An $11.7 million judgment awarded against credit reporting company Experian in a 69,000-member class action brought under the federal Fair Credit Reporting Act (FCRA) was vacated by the Fourth Circuit in Dreher v. Experian Information Solutions, Inc., because the named plaintiff had not suffered a concrete injury as required to satisfy Article III standing.

The plaintiff claimed that Experian willfully violated the FCRA by failing to accurately disclose the source of the information contained in an entry, known as a tradeline, on his Experian credit report. The tradeline at issue concerned a credit card account with Advanta Bank, an institution that failed to survive the 2008 financial crisis. The FDIC was appointed as receiver, and CardWorks, Inc., and CardWorks Servicing LLC became the servicer of Advanta’s portfolio. When the plaintiff subsequently requested his Experian credit report, Experian continued to identify Advanta, rather than CardWorks, as the source of the tradeline’s account information.

The plaintiff filed suit in the Eastern District of Virginia, claiming that Experian failed to accurately identify CardWorks as the source of the information in the Advanta tradeline. The district court certified a class and granted plaintiff’s motion for partial summary judgment on liability. It also rejected Experian's argument that the plaintiff and class members lacked Article III standing. In the district court’s view, the FCRA created a statutory right to receive the "sources of information" for one's credit report, a violation of which right creates a sufficient injury-in-fact to confer standing. The district court's analysis did not consider whether the injury was specific and concrete. Instead, it found that any FCRA violation would create a sufficient injury-in-fact.

Experian appealed the district court's ruling. After holding the case in abeyance pending the U.S. Supreme Court's decision in Spokeo v. Robins, the Fourth Circuit held that the plaintiff, and thus the class, failed to demonstrate an injury-in-fact for Article III standing because plaintiff's "alleged informational injury" was not sufficiently concrete. Applying Spokeo, the court explained that Experian's failure to provide the source of tradeline information must cause a "real" harm with an adverse effect. To determine whether a party has suffered such a harm, courts may look to whether there is a common law analogue to the purported informational injury or to whether the plaintiff suffered the type of harm that Congress sought to prevent by requiring disclosure.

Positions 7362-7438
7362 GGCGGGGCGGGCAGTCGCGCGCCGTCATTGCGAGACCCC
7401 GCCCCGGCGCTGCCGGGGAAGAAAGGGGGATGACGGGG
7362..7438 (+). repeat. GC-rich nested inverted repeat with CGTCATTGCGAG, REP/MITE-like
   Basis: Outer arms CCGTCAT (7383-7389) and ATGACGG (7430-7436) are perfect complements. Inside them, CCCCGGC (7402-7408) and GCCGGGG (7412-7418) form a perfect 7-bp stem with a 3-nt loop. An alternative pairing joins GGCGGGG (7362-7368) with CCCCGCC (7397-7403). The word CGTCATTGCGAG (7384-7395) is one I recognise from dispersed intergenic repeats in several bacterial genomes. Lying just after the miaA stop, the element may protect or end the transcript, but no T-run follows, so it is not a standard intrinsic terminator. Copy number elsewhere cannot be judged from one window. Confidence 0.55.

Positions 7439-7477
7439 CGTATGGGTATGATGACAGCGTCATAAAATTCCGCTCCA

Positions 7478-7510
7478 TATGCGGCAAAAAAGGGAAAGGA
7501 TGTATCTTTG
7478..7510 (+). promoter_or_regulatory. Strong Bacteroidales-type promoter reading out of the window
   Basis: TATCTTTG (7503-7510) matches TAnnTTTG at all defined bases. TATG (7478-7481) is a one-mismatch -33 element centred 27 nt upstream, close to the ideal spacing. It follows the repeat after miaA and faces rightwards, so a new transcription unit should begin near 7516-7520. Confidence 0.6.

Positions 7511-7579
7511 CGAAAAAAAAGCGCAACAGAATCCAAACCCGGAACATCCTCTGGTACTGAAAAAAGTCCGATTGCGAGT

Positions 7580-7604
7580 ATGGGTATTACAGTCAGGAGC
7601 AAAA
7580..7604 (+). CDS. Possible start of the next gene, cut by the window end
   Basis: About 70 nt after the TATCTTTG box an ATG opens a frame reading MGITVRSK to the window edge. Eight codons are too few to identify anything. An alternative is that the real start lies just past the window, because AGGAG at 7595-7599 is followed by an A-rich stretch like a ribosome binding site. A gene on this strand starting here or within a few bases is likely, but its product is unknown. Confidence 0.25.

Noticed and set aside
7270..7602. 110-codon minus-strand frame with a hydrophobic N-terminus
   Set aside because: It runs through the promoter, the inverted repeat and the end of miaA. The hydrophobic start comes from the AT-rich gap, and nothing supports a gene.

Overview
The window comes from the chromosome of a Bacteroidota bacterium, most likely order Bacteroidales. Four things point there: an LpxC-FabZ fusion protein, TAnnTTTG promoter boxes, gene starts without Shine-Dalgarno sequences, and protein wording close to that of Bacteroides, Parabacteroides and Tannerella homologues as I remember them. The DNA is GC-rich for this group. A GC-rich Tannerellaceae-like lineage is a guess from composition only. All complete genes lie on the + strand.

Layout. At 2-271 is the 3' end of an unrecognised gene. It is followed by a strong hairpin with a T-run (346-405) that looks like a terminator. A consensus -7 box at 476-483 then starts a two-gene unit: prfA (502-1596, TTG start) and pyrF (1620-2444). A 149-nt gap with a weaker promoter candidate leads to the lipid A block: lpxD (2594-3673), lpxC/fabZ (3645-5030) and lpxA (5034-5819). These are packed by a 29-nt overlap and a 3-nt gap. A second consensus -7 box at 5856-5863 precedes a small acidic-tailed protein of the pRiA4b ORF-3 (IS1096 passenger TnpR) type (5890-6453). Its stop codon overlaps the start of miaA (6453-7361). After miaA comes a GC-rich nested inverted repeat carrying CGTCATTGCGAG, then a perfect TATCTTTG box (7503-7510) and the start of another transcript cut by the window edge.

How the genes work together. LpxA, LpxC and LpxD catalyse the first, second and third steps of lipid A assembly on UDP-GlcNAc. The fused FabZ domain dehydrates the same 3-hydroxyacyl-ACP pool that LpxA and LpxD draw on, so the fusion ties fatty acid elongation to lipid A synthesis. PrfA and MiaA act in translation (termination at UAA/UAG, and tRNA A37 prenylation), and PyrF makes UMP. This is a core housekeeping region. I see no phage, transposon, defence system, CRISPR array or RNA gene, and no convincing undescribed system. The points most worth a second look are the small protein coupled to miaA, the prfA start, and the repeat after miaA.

The plaintiff did not identify any common law analogue for his alleged informational injury, and his alleged injury—i.e., lacking knowledge of the specific company he was "dealing with"—was not the type of harm that Congress sought to prevent by passing the FCRA, the Fourth Circuit ruled. The court pointed out that the FCRA aims "to ensure fair and accurate credit reporting, promote efficiency in the banking system, and protect consumer privacy." Naming Advanta rather than CardWorks as the source of information did not prevent plaintiff from efficiently obtaining an accurate credit report. On the contrary, the appellate court observed that naming the creditor of an account, rather than the servicer, may actually assist consumers, many of whom would not recognize a servicer's name. This observation is consistent with industry policies and the views of the Consumer Financial Protection Bureau (CFPB) and several states, which recommend identifying the original creditor, particularly in a collection context. See, e.g., CFPB, SBREFA Proposal, App. F (July 28, 2016) (requiring debt validation notices to include "the name of the creditor at the time of default"); 23 NYCRR 1.2(b)(1) (requiring debt collector to provide "clear and conspicuous written notification" of "the name of the original creditor"); N.Y.C. Admin. Code § 20-493.1(a)(iii) (requiring debt collection agency to provide "the originating creditor of the debt").

Concluding that the plaintiff lacked standing under Article III because he did not suffer any real harm, the Fourth Circuit vacated and remanded the case to the district court with instructions to dismiss the action based on lack of subject matter jurisdiction. As discussed in a previous alert, this decision may be a Pyrrhic victory for Experian if the plaintiff simply pursues his claims in state court.

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